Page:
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Tuesday, 19 March 2013 09:40

Words are Important, but Actions Define

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Words are important, not just in the obvious, superficial sense but because of the ideas that inspire them and the speakers who articulate them. They can, however, be dangerous vehicles for individuals who confuse listeners with overblown images and phony premises. Freedom and liberty are used as if they were the property of people with an agenda that says they are the true Americans - - those freedom-loving folks who think they should be the movers and shakers of our political lives.


At the Conservative conference this past weekend speakers were hard pressed to find significant failings in the Republican brand. Perhaps they just needed to deliver the party’s message more clearly. As Marco Rubio and Mitt Romney declared, they haven’t lost the country they love. Apparently they’re just on a kind of hiatus, but freedom and liberty will soon be restored if they keep up the good fight. And throughout the laborious speech-infested affair, speaker after speaker spent their time taking potshots at the president - - no new ideas or innovative policies from these hardliners, just the same old crowd-pleasing jokes that seem to find a home at CPAC.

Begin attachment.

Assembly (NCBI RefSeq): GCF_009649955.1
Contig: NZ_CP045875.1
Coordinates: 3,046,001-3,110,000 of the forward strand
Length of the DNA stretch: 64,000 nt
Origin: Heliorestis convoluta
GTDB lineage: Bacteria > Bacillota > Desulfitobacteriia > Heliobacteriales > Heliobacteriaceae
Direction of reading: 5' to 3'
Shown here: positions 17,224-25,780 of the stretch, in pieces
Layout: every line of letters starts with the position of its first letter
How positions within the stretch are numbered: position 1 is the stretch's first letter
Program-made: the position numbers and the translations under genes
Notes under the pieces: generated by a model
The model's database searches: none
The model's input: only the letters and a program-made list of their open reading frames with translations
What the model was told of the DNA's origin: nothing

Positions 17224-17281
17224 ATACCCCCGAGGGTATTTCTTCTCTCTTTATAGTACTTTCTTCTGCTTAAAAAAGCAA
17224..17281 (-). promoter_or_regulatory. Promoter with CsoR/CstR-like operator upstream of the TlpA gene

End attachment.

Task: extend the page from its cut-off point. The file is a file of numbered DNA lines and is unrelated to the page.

What was truly remarkable was the tremendous reception Sarah Palin received when she rose to speak. Senator Cruz, who introduced her, said that although she hadn’t won the big prize nationally, many of the candidates she supported were elected, including him...something to be proud of, it seems. She brought with her a huge plastic container of some kind of soft drink, a gesture that brought cheers from the audience and something Cruz sipped as well.  Palin had previously proclaimed her right to drink as much of whatever she wished and, while I find the whole cup-size issue incredibly silly, I find the right-wing response even sillier.


Conservatives seem to feel that by saying they care about the poor, they will dispel the impression they have created over time and that the 47% fiasco will be forgotten. But the persistent nature of their behavior, coupled with the number of times Romney claims to have ‘misspoken’ or been mis-quoted, makes a hash of his disclaimers. CPAC and its attendees are swept along in a strange amalgam of words gone awry. “Contrary to what is often said, the 'original sin' of the South is not slavery or even racism. It is cheap, powerless labor.” -- The Progressive Populist, Michael Lind, March 15, 2013.


Talk is cheap, and actions speak louder than words no matter how brilliantly speech is formulated. These days, of course, speech is worth a king’s ransom, so to speak, because Citizens United has made what was once clear into a jumble of confused thought. And free markets don’t mean a whole lot to people operating in a tangle of conflicting ideological principles.